March 12, 2017 1:18:39 am
ONE OF the Kerala-based youths who allegedly left the country to join the Islamic State told one of his friends that Arshi Qureshi, an associate of controversial televangelist Dr Zakir Naik, had no connection with them joining the terror organisation, the NIA in its chargesheet filed last month has said. The chargesheet names Qureshi for ‘providing support’ to the IS by ‘furthering its activities’ among the missing youths.
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Bestin Vincent, who converted to Islam and changed his name to Yahiya, was contacted by his friend through social media messenger Telegram in July 2016. “Did he (a relative) complained to police about one brother in Mumbai? Read in news that he got arrested. His name is Arshi. He don’t have any connection with us regarding IS. Read in news that Arshi tried to call him towards IS, which is a clear lie… in fact I’m the one who tried to convince Arshi about IS, but he was not convinced (sic),” reads the message sent by Bestin to the friend, his statement, a part of the NIA chargesheet, says.
Qureshi, a guest relations manager with Naik’s Islamic Research Foundation (IRF), has been booked under sections of the UAPA for alleged indoctrination of Ashfak Majeed and others, including Yahiya, to join the IS. Other witnesses named in the chargesheet, including family members of the missing youth, have said in their statements that they had heard the youth speak to Qureshi over the phone and that some of the missing youth had gone to meet him at the IRF office in Dongri.
Apart from Qureshi, the NIA has named Abdul Rashid Abdulla as a wanted accused. Two other accused — Maulana Haneef and Rizwan Khan — have not been chargesheeted currently and have been granted bail.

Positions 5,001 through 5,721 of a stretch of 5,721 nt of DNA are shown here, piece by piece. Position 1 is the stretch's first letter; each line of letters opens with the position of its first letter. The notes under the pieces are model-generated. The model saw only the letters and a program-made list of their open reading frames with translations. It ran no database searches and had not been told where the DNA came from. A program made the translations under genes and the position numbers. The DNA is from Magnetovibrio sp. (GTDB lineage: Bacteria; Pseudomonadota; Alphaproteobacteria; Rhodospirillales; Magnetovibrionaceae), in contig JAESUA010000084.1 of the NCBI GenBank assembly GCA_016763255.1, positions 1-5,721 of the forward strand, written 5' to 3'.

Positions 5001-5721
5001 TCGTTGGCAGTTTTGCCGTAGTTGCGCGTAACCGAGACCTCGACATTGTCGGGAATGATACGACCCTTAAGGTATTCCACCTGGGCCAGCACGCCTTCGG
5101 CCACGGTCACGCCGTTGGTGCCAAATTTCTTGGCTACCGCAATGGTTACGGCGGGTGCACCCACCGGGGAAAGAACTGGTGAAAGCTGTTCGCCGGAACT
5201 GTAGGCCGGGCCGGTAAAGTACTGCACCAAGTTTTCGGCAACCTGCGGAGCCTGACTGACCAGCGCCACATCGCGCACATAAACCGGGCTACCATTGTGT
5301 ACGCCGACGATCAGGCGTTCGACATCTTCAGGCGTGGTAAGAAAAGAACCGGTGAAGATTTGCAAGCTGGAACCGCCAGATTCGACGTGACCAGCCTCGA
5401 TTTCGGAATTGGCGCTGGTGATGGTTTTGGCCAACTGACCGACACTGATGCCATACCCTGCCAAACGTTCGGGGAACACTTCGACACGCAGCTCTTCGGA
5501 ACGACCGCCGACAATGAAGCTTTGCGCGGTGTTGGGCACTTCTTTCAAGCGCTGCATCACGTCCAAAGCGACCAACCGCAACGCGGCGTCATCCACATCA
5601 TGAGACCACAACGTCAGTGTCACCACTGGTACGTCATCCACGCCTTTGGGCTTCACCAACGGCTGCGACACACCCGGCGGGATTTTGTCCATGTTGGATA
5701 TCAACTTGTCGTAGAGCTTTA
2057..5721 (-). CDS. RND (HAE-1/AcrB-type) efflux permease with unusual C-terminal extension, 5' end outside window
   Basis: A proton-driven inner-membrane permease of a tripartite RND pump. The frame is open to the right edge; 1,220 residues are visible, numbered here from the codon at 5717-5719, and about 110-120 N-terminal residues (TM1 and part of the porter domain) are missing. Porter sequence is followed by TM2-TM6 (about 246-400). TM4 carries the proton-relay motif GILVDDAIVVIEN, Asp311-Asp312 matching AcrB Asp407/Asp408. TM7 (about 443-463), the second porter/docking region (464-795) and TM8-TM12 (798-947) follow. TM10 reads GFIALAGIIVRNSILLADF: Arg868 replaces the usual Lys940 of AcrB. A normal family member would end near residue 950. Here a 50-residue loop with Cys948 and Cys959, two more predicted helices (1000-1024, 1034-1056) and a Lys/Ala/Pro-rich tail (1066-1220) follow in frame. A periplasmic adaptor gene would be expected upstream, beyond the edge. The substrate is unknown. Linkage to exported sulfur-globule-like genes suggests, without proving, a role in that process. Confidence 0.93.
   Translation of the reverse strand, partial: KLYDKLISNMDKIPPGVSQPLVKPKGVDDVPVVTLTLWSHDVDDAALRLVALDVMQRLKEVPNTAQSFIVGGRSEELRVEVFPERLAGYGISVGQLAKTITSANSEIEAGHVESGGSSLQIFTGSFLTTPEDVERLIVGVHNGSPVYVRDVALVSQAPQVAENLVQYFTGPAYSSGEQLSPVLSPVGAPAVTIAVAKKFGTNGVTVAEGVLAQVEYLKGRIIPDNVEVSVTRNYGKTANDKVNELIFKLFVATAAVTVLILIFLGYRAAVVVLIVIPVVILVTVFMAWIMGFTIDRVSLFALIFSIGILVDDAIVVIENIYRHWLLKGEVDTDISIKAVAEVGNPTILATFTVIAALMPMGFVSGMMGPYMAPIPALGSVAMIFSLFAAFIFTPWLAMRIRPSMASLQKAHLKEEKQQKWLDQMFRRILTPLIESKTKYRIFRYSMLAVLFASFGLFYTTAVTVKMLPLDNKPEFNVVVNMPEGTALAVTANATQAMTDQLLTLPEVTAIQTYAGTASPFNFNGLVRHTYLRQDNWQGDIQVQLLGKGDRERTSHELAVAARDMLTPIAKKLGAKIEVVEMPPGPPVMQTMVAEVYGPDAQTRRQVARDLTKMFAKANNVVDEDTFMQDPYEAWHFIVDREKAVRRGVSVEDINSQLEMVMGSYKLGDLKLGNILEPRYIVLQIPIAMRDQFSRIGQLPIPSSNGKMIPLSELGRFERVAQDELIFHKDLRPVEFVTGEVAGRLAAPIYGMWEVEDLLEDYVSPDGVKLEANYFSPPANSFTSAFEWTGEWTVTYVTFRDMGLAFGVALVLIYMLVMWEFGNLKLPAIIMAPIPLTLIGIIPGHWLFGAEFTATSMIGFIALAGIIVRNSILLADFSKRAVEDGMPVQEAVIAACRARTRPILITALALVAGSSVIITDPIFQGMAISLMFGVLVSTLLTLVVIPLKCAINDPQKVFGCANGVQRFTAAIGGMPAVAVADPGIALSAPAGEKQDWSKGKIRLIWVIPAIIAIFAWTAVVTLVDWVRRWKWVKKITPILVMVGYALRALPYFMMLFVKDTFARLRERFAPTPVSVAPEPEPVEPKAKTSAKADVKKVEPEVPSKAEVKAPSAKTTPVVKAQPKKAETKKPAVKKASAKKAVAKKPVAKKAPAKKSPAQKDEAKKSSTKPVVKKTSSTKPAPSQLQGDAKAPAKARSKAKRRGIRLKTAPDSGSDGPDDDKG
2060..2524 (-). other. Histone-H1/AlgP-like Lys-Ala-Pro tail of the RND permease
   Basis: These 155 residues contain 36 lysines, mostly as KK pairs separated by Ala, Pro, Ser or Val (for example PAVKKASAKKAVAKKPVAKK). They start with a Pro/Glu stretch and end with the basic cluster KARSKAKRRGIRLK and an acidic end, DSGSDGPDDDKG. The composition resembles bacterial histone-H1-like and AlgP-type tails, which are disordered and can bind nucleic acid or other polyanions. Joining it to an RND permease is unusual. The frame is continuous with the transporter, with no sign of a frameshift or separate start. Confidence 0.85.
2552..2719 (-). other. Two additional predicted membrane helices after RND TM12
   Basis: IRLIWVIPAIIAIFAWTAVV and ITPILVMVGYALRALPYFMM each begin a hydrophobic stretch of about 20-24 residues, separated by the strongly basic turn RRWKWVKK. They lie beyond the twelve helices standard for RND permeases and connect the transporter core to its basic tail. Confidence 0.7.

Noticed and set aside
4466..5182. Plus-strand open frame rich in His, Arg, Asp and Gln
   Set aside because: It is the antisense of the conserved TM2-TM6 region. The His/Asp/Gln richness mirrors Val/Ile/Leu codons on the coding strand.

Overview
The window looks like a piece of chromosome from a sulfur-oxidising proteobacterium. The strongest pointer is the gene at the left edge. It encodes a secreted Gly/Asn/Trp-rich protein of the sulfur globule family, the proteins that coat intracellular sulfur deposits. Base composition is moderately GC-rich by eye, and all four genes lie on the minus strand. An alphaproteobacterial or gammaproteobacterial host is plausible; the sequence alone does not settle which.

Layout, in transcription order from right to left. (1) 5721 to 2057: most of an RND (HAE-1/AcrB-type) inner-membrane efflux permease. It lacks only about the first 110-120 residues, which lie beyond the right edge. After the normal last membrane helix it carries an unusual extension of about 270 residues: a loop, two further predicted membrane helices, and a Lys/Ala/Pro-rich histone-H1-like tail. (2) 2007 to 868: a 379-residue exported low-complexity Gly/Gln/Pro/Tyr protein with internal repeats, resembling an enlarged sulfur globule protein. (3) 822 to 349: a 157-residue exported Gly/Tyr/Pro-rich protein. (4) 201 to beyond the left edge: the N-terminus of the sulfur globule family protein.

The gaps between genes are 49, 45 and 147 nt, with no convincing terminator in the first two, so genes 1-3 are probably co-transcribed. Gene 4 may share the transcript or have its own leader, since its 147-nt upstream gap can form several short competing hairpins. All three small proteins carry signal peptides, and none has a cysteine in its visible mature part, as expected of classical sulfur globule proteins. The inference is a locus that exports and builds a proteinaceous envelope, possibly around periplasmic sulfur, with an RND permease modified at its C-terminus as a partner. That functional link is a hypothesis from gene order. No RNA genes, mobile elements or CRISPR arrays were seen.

Yahiya, who left India along with his wife Mariyam, elder brother Bexon and Bexon’s wife Fatima, has also defended his decision to join the IS. In the same message to his friend, Yahiya, believed to be in Afghanistan, says that they are experiencing bombings around them every day. “You know what, 24/7 US war planes and jets are flying right above us and bombing each and every place they see. 2 days back they bombed six missiles, near our home….they have war planes and missiles and whole world for support and we just have few automatic guns and rockets, still they fear us so much,” the chargesheet quotes the message as saying.
The statements of close family members and relatives also reveal the changes they saw in the youths once they began to be influenced by extremist ideology. One of the witnesses states that while Ashfaq was earlier a fan of cricket and regularly watched Indian Premier League, he would later stop others from watching TV or listening to music. Statements reveal that family members and acquaintances of most of the 23 persons who went missing noticed the extremist behaviour and made efforts to change their minds.
For instance, at Peace Education Foundation, where wanted accused Abdulla was employed, one of its senior members had in a speech warned of an intelligence report he had received about staff members indulging in extremist ideology and explained how IS is a Khavarij (one who has left Islam). According to the chargesheet, the group which had travelled to Sri Lanka for religious study in 2016 had also been warned by the organisers at the centre there against the IS.
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